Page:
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Sydney Morning Herald
Heath Gilmore HIGHER EDUCATION
August 23, 2010
BITING a female head teacher on the backside was never the intention of a school counsellor, Graham Patrick Holbrook.
He was simply miming a kiss, the psychologist said, his embarrassing actions inspired by the bawdy medieval author Geoffrey Chaucer and driven by the anti-depressant drug Zoloft.
But the Psychologists Tribunal of NSW took a dimmer view of the behaviour exhibited by the Canterbury Tales-loving counsellor and struck him off the psychologist’s register for a series of similar incidents involving primary and high school students under his care.
This behaviour, between 2002 and 2006, included inappropriate comments to students, staff and other people, some of which had sexual and drug overtones. He also touched students inappropriately and breached professional boundaries.
Suppressing the identity of the schools, the tribunal determined last month that Mr Holbrook was guilty of professional misconduct, not of good character and suffered from an impairment.
In a written submission to the tribunal, Mr Holbrook said that the majority of complaints against him should be rendered invalid if the adverse drug reaction from Zoloft was taken into account. Zoloft is by far the most popular antidepressant in use in Australia. It has been associated with mania or hypomania, but sexual side-effects tend towards diminished libido.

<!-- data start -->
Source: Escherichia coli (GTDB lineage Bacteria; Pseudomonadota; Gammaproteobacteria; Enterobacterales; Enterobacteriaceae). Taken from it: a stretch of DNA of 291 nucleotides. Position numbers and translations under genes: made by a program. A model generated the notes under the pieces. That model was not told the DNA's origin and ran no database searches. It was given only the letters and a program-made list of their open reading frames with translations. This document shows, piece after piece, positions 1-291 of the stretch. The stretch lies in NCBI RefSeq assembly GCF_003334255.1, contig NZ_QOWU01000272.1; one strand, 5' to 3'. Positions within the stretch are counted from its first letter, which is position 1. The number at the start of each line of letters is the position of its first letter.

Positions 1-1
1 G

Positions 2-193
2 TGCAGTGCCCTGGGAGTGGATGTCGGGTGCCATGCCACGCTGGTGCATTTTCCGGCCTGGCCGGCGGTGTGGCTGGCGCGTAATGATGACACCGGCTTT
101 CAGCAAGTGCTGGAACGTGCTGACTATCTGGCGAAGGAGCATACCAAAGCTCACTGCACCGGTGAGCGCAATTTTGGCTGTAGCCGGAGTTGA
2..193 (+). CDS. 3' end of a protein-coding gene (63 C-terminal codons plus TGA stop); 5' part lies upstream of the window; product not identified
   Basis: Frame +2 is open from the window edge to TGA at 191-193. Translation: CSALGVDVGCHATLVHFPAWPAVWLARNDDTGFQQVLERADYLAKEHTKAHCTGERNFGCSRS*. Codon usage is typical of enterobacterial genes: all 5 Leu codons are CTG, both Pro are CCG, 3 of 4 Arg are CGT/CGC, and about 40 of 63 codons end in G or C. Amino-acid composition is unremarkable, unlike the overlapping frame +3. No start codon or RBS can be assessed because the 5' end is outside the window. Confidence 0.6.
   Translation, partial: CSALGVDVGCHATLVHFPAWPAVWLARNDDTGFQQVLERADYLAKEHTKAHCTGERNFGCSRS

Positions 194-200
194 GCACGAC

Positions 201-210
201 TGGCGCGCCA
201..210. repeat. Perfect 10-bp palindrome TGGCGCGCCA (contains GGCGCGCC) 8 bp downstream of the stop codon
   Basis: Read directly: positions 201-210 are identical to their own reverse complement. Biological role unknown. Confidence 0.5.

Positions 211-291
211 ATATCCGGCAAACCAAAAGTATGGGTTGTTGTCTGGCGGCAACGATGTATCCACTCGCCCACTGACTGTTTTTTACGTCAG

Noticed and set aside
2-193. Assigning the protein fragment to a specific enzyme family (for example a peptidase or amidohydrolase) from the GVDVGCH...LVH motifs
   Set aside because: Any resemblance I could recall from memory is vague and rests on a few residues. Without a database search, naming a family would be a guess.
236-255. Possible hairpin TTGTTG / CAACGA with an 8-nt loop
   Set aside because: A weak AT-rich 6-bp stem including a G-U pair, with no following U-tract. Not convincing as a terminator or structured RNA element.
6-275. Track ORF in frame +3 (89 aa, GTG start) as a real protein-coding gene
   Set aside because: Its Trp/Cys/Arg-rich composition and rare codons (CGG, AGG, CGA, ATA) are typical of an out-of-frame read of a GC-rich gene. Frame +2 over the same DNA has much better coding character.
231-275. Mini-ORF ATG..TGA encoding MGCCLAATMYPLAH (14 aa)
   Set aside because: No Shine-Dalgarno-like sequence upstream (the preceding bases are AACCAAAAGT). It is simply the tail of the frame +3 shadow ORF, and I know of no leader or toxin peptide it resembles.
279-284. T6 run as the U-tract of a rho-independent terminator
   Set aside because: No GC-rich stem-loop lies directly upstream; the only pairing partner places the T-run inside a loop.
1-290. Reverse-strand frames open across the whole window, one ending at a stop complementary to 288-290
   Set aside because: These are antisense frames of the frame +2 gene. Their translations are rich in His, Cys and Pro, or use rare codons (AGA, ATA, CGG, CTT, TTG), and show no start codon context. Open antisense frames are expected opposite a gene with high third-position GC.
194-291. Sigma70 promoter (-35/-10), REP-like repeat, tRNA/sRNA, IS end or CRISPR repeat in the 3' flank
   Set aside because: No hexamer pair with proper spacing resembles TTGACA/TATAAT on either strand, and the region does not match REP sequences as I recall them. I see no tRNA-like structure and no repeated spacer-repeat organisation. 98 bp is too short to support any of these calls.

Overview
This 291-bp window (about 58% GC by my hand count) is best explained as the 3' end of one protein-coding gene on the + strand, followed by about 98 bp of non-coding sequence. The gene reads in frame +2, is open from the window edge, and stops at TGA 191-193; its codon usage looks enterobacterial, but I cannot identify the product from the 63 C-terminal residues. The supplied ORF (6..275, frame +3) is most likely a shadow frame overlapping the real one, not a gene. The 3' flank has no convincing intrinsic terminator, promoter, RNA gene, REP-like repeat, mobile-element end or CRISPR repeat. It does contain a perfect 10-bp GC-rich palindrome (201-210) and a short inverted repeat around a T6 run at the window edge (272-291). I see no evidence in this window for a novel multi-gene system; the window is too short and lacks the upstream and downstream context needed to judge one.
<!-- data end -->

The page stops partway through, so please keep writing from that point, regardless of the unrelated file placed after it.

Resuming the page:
Mr Holbrook said the influence of Zoloft had blunted his interpersonal sensitivity, disinhibition, and impaired social judgment in the school setting with various teachers and students and at a hairdressing salon outside school.
Rejecting allegations he bit a female colleague during a workshop, the former English teacher said he was miming kissing her bottom in an act inspired by Chaucer. ”In Chaucer’s Knight’s Tale, a knight pontificates and professes refined, courtly love, for the object of his affections,” he said. ”The lady of his affections requests that the knight close his eyes whilst she positions her naked bottom in his vicinity and invites the suitor, unbeknown to him, to bestow a kiss …
”Under the influence of the Zoloft, I became rather manic and followed Chaucer’s bawdy example, in a way which seemed amusing at the time. However, I admit that when you are not intoxicated on Zoloft it is simply embarrassing.”
In February the magistrate Kim Pogson convicted Mr Holbrook at Ballina Local Court on charges of aggravated indecent assault, arising from his counselling of a 14-year-old female student, and gave him a 12-month good behaviour bond. The court heard he had placed his hands on the girl’s thighs and pushed up the hem of her skirt.
Mr Holbrook is appealing the decision before Lismore District Court.